So, you just have a few days in Spain and you have to choose between Madrid and Barcelona. What do you do?!
Spain is heaven for those like me who like to stay up till late, wake up considerably late, and be welcomed by a cuppa of strong coffee. When in Spain, do as the Spaniards do and stay in bed till much later than 7 am. Used to having an early breakfast? You might have to bend some of those rules when you visit this country as you cannot expect an authentic Spanish hotel breakfast to be ready before then. Sure, there are some places open, but I am not sure those places are really worth the effort of waking up early. So, it goes without saying that the dinner comes into picture quite late too. And no, these two wonderful places you are thinking of visiting soon are not going to change anytime soon. So, is it going to be Madrid or Barcelona for you this time?
If your focus is culture
Both Barcelona and Madrid have an almost equal number of areas for fascinating food, shopping, and music. If you are in Barcelona, don’t miss the Gracia area, and if you are in Madrid, don’t miss the Malasaña area.
Barcelona has a much more intriguing, different, flower-child vibe. It offers visitors so much to see and everything is steeped in appeal and art. There are multiple free concerts to choose from, multiple free films that get aired on the street, and many interesting people to meet.
I don’t have a word to describe Madrid’s vibe, but let me tell you that I am in love with the place for its people and places of interest. There are many who say that, compared to Barcelona, the people in Madrid are stuck up. That’s a huge myth. I can tell you for a fact that Madrid is where the pulse of Spain is. All over Madrid are places to go out and meet interesting people. Making friends is an art that the people of Madrid have mastered.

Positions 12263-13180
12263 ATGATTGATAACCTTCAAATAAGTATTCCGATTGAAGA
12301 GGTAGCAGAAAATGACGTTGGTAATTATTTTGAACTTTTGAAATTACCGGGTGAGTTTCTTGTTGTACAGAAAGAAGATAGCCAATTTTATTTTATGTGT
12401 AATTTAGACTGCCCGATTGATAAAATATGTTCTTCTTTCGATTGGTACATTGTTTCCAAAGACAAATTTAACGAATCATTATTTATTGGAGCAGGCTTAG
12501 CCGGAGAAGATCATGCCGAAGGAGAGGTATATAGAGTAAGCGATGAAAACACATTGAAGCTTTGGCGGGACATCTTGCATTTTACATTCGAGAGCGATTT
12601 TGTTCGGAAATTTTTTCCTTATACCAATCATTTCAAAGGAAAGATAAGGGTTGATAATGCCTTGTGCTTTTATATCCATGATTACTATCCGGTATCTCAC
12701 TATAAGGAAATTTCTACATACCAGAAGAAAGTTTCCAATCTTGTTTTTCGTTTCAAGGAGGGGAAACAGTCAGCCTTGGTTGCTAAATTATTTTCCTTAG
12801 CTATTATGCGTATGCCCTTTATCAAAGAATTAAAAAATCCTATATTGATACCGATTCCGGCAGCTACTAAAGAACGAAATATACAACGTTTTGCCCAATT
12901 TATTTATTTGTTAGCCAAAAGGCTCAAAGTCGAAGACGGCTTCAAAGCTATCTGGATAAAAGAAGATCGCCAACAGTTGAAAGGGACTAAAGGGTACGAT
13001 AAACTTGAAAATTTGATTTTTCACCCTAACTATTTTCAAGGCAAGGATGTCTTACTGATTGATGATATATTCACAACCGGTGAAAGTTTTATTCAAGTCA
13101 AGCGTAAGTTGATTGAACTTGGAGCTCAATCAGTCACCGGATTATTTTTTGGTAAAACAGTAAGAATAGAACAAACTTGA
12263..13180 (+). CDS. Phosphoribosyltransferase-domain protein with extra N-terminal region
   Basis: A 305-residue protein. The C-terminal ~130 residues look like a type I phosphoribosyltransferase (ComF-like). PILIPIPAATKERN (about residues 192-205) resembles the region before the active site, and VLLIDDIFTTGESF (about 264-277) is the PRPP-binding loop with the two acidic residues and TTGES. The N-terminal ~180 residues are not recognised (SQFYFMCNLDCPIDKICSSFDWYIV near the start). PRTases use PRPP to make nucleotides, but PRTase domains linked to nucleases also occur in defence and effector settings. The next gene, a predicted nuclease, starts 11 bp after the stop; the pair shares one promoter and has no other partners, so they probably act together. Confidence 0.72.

Madrid is also home to many art museums, the most popular of which is the Prado. This museum houses a collection of European art and is really worth a visit. Also notable in the area is the Reina Sofía, which is home to Picasso’s famous Guernica. If it’s historic art you are in search of, Madrid is where you need to be.
However, if you are more into seeing interesting architecture—the kind that you wouldn’t see ANYWHERE else—then Barcelona wins hands down, all thanks to Gaudí. This famous architect has created some wonderful architectural wonders all over the city, and any trip to Spain in incomplete without a visit to his modernist masterpiece, Sagrada Familia, and the mesmerising Parc Güell.
Do not be mistaken that there are no art galleries in Barcelona. There are some modern art galleries here that are worth a mention, and these include the Picasso Museum, Museum of European Modern Art (MEAM), the Museum of Contemporary Art (MACBA), and Miró Museum.
If your focus is on food
If you choose to go to Barcelona, you will be rewarded with a choice of the best Catalan and international cuisine; what’s more, you can find these at very affordable costs if you stumble upon the right places.
Oftentimes referred to as a “veg-friendly city,” Barcelona offers more vegetarian eateries than you could possibly find anywhere else in Spain. If you are vegan, you wouldn’t go hungry here either.
I have always found La Boquería on Las Ramblas to be an absolute delight of a food market in Spain. It’s also highly recommended by all Europeans!